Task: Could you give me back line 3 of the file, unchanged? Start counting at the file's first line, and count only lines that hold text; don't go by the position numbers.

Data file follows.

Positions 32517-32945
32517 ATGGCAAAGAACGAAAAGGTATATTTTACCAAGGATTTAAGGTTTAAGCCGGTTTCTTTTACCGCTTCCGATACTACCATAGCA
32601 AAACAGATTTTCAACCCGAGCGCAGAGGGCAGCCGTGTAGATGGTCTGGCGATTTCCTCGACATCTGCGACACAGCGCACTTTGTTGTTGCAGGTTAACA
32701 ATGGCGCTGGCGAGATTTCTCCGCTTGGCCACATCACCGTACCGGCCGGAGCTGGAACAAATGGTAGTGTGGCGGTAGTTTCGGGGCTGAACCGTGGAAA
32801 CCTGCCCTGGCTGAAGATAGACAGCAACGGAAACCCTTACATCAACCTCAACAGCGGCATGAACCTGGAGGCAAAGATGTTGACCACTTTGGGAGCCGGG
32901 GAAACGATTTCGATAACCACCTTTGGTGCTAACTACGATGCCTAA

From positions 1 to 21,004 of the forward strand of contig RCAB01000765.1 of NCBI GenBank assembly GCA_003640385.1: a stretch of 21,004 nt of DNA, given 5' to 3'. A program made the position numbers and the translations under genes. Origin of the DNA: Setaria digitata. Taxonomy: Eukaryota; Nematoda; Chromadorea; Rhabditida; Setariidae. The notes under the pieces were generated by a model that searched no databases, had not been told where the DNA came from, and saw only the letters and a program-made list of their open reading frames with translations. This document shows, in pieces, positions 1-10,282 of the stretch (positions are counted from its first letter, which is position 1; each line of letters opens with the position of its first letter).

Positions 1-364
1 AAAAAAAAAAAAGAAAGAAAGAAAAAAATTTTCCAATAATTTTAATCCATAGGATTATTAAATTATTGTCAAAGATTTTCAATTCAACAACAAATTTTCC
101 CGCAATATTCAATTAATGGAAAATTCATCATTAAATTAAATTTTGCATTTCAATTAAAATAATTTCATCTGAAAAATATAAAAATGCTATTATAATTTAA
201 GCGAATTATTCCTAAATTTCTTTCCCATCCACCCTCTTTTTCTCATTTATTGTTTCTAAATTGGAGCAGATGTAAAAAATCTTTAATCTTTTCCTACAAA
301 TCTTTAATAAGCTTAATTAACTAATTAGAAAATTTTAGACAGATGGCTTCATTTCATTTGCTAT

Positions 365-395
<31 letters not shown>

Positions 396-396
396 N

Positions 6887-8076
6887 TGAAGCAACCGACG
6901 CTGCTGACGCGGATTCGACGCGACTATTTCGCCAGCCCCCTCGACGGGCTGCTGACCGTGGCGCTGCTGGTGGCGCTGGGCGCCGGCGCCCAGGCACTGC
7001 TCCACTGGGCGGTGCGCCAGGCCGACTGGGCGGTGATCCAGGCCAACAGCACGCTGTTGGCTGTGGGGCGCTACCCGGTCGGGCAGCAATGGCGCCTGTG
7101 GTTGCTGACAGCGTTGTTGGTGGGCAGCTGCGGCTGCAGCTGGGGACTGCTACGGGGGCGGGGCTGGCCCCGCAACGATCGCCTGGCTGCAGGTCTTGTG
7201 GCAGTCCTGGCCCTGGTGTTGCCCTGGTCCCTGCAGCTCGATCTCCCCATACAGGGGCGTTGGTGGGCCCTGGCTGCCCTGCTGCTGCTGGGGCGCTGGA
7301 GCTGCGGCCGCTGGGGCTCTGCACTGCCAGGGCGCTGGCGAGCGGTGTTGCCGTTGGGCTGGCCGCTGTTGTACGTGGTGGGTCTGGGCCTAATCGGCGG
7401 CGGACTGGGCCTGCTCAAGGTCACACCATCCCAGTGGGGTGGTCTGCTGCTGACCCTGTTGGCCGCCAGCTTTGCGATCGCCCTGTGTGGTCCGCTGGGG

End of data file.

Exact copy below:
32601 AAACAGATTTTCAACCCGAGCGCAGAGGGCAGCCGTGTAGATGGTCTGGCGATTTCCTCGACATCTGCGACACAGCGCACTTTGTTGTTGCAGGTTAACA